The year is 2007. A high-school graduate travels from his South Burlington, Vermont home to attend orientation at New York’s French Culinary Institute. While there, he meets his cousin, a hedge-fund manager, who urges him to consider university.
Fast forward to June 2012. The student, a freshly minted graduate of the John Molson School of Business (JMSB), stands front and centre at convocation to deliver the valedictory address to a packed Place des Arts.
“I didn’t have a lot of motivation after high school,” admits Michael Knight, BComm (finance) 12. “I thought about culinary school and then, long story short, wound up at my cousin Jim Book’s office. I kid you not, he called Concordia the next day and asked if I could still get in. I think I showed up like two days later and got the last dorm room at Hingston Hall.”
The rest, as they say, is history. Knight excelled at JMSB. He was a member of both the Finance and Investment Student Association (FISA) and the John Molson Investment Society and was awarded the 2010-11 Commerce and Administration Students’ Association Award. He was a business case competitor and represented JMSB at a number of finance conferences. And somehow, he also managed to captain a non-varsity lacrosse team.
‘Fortunate to have close personal mentors’
“I was very humbled. Talk about an honour. By and large my message was that you have to be a good person to be successful. Acknowledge those who helped you and pay it forward. I was pretty fortunate to have some close personal mentors who gave me a shot.”
Some of those mentorships took place while he was a member of the Kenneth Woods Portfolio Management Program (KWPMP), where the finance student got a crash course on the world of investments under the auspices of a professional client committee.
“You walk into a room to pitch a stock to some of the most prominent finance professionals in Canada,” says Knight. “It’s a lot to absorb at first, but ultimately I found that if we did the work and came prepared, those client committee experiences gave us a huge advantage. Just look at where Woods students wind up and the types of jobs they have.”
Knight was blessed in that regard. He managed to parlay a KWPMP summer internship at BofA into a permanent job before he even graduated. Not long after his valedictory speech, he made the move to New York and secured an apartment with fellow KWPMP grad Dany Asad, BComm 12, now a co-worker of Knight’s at BofA. Incredibly, Knight’s current roommate is another KWPMP Calvin C. Potter Fellow, Daniel Faltas, BComm 12.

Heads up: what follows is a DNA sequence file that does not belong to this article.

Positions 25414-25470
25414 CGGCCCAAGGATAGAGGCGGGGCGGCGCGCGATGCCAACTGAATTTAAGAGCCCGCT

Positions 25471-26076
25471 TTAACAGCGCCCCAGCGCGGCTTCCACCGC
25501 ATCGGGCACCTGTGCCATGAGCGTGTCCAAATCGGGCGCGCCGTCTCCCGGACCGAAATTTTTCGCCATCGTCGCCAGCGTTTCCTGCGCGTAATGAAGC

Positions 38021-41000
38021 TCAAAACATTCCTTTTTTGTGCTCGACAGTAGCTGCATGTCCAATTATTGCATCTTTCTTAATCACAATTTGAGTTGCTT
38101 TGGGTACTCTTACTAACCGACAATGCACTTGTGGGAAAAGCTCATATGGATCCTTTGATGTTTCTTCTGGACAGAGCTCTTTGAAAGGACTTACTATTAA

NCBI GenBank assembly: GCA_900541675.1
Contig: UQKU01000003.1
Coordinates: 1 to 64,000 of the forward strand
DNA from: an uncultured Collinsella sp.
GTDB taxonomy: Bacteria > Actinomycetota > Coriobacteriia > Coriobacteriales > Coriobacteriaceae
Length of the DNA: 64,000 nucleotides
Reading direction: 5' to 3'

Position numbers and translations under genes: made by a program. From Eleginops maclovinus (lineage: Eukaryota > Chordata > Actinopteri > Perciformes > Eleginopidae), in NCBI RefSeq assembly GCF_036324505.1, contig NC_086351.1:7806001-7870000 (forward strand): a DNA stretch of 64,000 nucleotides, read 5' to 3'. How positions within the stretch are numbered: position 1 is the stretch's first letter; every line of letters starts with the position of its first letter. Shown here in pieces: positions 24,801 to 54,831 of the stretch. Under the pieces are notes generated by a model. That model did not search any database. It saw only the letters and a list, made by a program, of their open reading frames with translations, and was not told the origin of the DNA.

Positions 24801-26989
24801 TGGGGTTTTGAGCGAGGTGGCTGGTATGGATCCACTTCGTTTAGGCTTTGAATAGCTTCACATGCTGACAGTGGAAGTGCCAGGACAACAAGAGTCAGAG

New York state of mind
It took a while to get used to the pace of Manhattan but Knight says that he feels like a New Yorker now. The COVID-19 pandemic helped cement that sense of solidarity.
“One of the quintessential New York moments I came to enjoy was at 7 p.m. when everybody clapped and cheered for the health-care workers. It was a sight to see. There’s a hospital near where I live and I know that they could hear it.”
When life returns to some semblance of normalcy, Knight will be excited to not only return to his desk at BofA, where he manages distressed debt trades, but to welcome a new crop of KWPMP research associates and fund managers. Knight (as well as Asad and Faltas) has long hosted annual workplace visits for students enrolled in the program.
“The tour of Bank of America Merrill Lynch’s trading floor gave us an understanding of the reach of the program,” wrote the KWPMP class of 2016. “Advice from Michael Knight and Dany Asad motivated us to find internships at firms where previous members of the program had never worked. We gained a new perspective on how to leverage the experience of our second summer internships.”
Knight says he gets as much out of the experience as the Woods students do.
“Not many students get a chance to look at a trading floor. And the BofA trading floors are huge. Imagine a football field lined with rows and rows of massive monitors with people standing and yelling and really getting into the action. I do it every day and still think it’s cool. It’s fun to see how the students react when they first step onto the floor.
“But these mentorships work both ways. It’s not just senior to junior. If you’ve been working in the industry for 10 years you have a much different perspective than someone who is fresh out of school. Your interests are different, your habits are different and your sensitivities are different. All of this creates what we know as the Market.”